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Reviewed By: Dr. Michael Sawyer

What causes a hernia?

In the simplest terms, hernias occur from a combination of internal pressure (like from straining) and weakness/opening in the muscle or fascia of the abdomen.

Hernias are often complicated by a variety of factors which may include any combination of the following:

  • Smoking
  • Previous surgery
  • Diabetes
  • Immune response
  • Obesity
  • Strenuous exercise such as lifting too heavy
  • Constipation
  • Age
  • Weight
  • Genetics
  • Congenital – occurs at birth

Hernia Symptoms

Visible bulging
Redness at the site
Pain or discomfort with lifting, coughing, or sneezing

Am I at risk for a hernia?

Males and females are both at risk for developing a hernia, anatomical differences play a role in how likely you are to develop a hernia.



Due to the extra tissue and space around the male reproductive organs, there's more area for a hernia to occur. As a result, approximately 1 in 4 (or 25%) of males are at risk for developing an inguinal hernia.1


Due to the shape of the female’s pelvis and the deeper location of the reproductive organs, women are more likely to present without a visible bulge. Females are more at risk for umbilical and incisional hernias due to the abdominal wall stretching during pregnancy.2

What can be mistaken for a hernia?

Statistics estimate that 15 out every 1000 people in the US will be diagnosed with a hernia.3 While relatively common, and over 1 million are repaired each year4, there remains a chance a healthcare provider may fail to diagnosis the hernia as the following conditions may mimic the symptoms:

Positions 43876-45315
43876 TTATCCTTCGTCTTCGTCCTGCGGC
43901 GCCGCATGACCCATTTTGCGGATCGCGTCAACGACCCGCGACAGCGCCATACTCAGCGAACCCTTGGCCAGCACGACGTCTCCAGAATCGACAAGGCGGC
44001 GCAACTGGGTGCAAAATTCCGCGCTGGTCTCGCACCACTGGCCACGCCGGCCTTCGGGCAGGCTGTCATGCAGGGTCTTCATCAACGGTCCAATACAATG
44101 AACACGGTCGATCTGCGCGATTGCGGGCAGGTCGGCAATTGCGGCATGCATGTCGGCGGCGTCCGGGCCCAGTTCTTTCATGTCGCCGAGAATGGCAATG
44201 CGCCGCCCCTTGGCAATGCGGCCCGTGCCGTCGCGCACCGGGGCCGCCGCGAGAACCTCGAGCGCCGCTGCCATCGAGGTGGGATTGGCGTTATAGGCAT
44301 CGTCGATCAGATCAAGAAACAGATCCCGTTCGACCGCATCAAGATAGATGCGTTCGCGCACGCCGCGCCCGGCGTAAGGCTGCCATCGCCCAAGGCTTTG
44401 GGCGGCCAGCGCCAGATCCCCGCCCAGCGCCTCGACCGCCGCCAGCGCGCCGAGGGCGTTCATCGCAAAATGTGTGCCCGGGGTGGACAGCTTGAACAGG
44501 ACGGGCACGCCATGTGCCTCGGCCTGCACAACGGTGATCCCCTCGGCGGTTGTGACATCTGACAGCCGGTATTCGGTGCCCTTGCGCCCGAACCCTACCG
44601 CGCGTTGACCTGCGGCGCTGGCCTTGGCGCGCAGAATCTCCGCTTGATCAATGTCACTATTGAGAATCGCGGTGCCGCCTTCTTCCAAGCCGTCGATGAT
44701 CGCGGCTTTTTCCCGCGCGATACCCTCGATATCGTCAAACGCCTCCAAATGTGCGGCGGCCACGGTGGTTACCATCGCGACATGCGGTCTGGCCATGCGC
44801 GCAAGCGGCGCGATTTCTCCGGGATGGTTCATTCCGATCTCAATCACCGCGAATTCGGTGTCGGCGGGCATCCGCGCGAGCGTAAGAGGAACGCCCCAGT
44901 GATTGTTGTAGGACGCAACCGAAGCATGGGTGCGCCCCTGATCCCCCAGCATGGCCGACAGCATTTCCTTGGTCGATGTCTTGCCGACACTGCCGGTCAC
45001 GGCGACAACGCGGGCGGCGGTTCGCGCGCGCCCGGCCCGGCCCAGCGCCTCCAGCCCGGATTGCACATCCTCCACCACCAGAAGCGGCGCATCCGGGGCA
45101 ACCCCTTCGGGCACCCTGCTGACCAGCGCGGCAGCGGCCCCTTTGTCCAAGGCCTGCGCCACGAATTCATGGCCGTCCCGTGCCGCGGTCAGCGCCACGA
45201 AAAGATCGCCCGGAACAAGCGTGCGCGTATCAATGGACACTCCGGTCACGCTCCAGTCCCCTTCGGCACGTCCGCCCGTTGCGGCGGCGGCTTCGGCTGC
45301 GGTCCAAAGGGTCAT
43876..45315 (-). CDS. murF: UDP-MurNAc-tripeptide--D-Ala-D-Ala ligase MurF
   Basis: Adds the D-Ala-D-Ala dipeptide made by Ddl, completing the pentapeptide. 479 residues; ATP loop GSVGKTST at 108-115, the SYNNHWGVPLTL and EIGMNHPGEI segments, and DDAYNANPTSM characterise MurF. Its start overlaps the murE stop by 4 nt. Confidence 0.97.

• GERD – gastroesophageal reflux disease
  • Diastasis recti – separation of abdominal muscles, and in some cases can be repaired without surgery
  • Athletic pubalgia – also known as a sports hernia
  • In women pelvic pain may be caused by endometriosis, ovarian cysts, or fibroids

Diagnosing a Hernia

Hernias can only be diagnosed by a licensed health care provider during a visual inspection and a physical exam. Males are probably familiar with the phrase “turn and cough.”

Hernia diagnosis is then confirmed by a provider-ordered imaging diagnostic test such as an ultrasound, CT scan, or MRI.

Can a hernia be diagnosed via telehealth? Thanks to recent technological enhancements, it is possible. 


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1. Jenkins JT, O'Dwyer PJ. Inguinal hernias. BMJ. 2008;336(7638):269-272. doi:10.1136/bmj.39450.428275.AD 

2. Nouh, T., Ali, F.S., Krause, K.J. et al. Ventral hernia recurrence in women of childbearing age: a systematic review and meta-analysis. Hernia 22, 1067–1075 (2018).

3. Dabbas N, Adams K, Pearson K, Royle G. Frequency of abdominal wall hernias: is classical teaching out of date?. JRSM Short Rep. 2011;2(1):5. Published 2011 Jan 19. doi:10.1258/shorts.2010.010071 

4. Retrieved from